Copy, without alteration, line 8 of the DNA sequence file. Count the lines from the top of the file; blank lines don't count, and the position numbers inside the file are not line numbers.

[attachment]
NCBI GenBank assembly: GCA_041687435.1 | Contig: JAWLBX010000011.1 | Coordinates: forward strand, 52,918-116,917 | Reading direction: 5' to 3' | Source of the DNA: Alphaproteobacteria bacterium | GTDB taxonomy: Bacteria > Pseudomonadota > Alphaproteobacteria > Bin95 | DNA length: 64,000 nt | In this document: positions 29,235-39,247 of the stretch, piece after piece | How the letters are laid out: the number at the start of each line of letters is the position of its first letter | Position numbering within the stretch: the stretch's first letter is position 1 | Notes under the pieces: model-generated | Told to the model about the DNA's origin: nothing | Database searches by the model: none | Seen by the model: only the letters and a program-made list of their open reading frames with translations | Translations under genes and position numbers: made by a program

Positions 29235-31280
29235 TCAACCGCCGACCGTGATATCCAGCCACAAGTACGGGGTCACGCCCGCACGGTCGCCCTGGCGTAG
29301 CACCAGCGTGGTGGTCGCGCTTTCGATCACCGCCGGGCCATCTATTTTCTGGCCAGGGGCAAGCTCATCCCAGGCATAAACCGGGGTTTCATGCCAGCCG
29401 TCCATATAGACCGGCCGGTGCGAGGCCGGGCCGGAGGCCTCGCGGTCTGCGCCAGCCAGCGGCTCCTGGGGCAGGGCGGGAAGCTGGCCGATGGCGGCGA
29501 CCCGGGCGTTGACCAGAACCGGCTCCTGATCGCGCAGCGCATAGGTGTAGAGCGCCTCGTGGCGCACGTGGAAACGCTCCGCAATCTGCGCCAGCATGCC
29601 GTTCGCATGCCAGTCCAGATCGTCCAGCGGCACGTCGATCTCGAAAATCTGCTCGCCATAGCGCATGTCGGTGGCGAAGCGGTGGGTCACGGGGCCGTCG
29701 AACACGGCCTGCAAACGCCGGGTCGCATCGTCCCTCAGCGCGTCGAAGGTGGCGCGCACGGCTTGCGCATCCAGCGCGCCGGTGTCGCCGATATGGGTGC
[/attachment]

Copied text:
29701 AACACGGCCTGCAAACGCCGGGTCGCATCGTCCCTCAGCGCGTCGAAGGTGGCGCGCACGGCTTGCGCATCCAGCGCGCCGGTGTCGCCGATATGGGTGC